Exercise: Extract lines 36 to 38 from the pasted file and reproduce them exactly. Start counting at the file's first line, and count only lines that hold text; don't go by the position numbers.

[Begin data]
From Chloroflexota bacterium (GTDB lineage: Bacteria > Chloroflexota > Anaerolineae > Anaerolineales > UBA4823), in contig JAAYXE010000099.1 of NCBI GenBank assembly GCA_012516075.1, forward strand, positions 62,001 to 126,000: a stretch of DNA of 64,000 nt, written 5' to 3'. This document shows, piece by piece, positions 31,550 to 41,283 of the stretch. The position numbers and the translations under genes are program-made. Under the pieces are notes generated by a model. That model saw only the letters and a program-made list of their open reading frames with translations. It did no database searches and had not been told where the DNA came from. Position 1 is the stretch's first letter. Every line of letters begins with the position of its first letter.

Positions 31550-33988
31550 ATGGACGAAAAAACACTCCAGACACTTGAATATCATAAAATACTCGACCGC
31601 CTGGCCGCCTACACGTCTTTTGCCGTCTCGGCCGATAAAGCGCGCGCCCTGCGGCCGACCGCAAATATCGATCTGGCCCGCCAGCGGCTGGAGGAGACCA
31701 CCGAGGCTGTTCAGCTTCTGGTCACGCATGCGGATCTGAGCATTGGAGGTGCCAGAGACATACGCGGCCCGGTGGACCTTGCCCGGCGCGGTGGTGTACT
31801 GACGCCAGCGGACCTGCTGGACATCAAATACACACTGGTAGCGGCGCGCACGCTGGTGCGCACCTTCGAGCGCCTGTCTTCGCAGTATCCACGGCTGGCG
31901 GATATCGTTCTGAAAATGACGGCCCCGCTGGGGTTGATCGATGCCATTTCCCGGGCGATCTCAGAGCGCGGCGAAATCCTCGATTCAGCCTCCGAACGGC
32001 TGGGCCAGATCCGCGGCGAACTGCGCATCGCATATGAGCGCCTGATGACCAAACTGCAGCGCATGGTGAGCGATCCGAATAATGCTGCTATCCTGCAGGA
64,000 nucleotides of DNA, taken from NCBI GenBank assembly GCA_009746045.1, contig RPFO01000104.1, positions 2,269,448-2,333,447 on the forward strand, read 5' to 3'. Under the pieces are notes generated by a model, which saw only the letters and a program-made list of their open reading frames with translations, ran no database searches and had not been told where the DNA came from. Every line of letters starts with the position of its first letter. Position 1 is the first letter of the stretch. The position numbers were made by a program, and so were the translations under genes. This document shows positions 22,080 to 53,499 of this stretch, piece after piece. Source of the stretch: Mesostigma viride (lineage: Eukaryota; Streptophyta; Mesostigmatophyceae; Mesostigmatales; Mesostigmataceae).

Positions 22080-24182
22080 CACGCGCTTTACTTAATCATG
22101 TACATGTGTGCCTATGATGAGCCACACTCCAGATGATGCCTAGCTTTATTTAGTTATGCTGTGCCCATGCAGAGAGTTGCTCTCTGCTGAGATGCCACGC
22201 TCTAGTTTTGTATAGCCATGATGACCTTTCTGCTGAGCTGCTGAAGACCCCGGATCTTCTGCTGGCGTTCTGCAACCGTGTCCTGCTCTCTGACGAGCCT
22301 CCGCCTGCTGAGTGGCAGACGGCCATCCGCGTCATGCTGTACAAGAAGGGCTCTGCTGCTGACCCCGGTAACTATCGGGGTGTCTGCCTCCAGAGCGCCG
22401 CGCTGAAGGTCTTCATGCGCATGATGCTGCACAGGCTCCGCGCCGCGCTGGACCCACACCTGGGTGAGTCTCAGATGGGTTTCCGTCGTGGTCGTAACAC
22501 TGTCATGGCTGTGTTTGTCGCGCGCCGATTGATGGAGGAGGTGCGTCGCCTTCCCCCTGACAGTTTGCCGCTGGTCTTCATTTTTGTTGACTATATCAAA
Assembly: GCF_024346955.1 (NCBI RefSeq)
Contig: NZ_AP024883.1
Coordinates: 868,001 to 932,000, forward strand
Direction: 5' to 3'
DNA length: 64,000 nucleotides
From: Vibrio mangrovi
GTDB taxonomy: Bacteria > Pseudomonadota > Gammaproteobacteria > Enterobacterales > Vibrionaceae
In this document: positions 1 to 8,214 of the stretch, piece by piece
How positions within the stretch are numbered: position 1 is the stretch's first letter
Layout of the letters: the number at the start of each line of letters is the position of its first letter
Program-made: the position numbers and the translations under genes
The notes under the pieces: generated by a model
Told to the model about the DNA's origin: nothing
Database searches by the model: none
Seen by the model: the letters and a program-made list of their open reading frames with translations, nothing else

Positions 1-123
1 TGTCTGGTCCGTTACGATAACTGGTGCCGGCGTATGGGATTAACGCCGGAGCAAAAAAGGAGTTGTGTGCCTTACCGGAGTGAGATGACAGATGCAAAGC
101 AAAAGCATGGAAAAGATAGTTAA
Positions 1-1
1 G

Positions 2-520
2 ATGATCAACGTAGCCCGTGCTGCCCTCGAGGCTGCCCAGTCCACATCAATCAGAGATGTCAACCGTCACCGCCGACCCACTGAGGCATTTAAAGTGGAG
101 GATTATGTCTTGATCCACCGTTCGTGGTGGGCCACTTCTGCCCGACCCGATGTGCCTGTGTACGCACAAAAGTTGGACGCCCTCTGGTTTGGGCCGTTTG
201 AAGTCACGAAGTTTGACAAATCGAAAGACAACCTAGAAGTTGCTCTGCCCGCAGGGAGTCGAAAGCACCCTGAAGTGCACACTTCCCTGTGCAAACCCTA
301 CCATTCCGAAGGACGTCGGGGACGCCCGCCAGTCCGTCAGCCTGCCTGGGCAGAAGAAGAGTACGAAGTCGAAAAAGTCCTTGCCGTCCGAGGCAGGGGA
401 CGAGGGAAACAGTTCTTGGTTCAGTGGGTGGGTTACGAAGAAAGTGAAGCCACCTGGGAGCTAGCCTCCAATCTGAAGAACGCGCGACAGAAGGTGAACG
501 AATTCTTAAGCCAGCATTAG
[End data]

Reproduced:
1 G

Positions 2-520
2 ATGATCAACGTAGCCCGTGCTGCCCTCGAGGCTGCCCAGTCCACATCAATCAGAGATGTCAACCGTCACCGCCGACCCACTGAGGCATTTAAAGTGGAG